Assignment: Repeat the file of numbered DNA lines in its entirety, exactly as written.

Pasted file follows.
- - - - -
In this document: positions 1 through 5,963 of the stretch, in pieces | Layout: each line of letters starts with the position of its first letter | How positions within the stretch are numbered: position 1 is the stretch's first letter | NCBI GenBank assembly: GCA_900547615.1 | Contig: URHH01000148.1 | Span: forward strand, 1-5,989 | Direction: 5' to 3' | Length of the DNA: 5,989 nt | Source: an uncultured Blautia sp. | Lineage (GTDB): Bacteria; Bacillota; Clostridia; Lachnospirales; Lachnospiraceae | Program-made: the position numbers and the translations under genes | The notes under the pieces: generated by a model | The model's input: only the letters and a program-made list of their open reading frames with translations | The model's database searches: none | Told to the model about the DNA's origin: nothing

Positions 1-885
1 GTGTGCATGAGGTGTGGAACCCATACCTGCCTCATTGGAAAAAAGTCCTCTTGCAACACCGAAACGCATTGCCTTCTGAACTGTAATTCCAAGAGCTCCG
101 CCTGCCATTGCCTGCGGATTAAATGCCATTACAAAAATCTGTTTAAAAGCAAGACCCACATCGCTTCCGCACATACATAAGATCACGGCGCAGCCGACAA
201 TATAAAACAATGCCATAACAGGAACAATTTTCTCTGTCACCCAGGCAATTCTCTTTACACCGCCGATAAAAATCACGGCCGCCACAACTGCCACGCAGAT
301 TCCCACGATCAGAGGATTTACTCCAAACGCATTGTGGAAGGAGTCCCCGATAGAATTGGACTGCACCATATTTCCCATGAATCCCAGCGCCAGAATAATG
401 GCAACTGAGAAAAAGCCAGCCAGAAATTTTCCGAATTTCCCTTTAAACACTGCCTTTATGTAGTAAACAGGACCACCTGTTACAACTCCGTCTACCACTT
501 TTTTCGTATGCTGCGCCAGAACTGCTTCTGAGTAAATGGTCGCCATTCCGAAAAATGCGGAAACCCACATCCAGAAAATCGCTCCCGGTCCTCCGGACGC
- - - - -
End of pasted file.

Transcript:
In this document: positions 1 through 5,963 of the stretch, in pieces | Layout: each line of letters starts with the position of its first letter | How positions within the stretch are numbered: position 1 is the stretch's first letter | NCBI GenBank assembly: GCA_900547615.1 | Contig: URHH01000148.1 | Span: forward strand, 1-5,989 | Direction: 5' to 3' | Length of the DNA: 5,989 nt | Source: an uncultured Blautia sp. | Lineage (GTDB): Bacteria; Bacillota; Clostridia; Lachnospirales; Lachnospiraceae | Program-made: the position numbers and the translations under genes | The notes under the pieces: generated by a model | The model's input: only the letters and a program-made list of their open reading frames with translations | The model's database searches: none | Told to the model about the DNA's origin: nothing

Positions 1-885
1 GTGTGCATGAGGTGTGGAACCCATACCTGCCTCATTGGAAAAAAGTCCTCTTGCAACACCGAAACGCATTGCCTTCTGAACTGTAATTCCAAGAGCTCCG
101 CCTGCCATTGCCTGCGGATTAAATGCCATTACAAAAATCTGTTTAAAAGCAAGACCCACATCGCTTCCGCACATACATAAGATCACGGCGCAGCCGACAA
201 TATAAAACAATGCCATAACAGGAACAATTTTCTCTGTCACCCAGGCAATTCTCTTTACACCGCCGATAAAAATCACGGCCGCCACAACTGCCACGCAGAT
301 TCCCACGATCAGAGGATTTACTCCAAACGCATTGTGGAAGGAGTCCCCGATAGAATTGGACTGCACCATATTTCCCATGAATCCCAGCGCCAGAATAATG
401 GCAACTGAGAAAAAGCCAGCCAGAAATTTTCCGAATTTCCCTTTAAACACTGCCTTTATGTAGTAAACAGGACCACCTGTTACAACTCCGTCTACCACTT
501 TTTTCGTATGCTGCGCCAGAACTGCTTCTGAGTAAATGGTCGCCATTCCGAAAAATGCGGAAACCCACATCCAGAAAATCGCTCCCGGTCCTCCGGACGC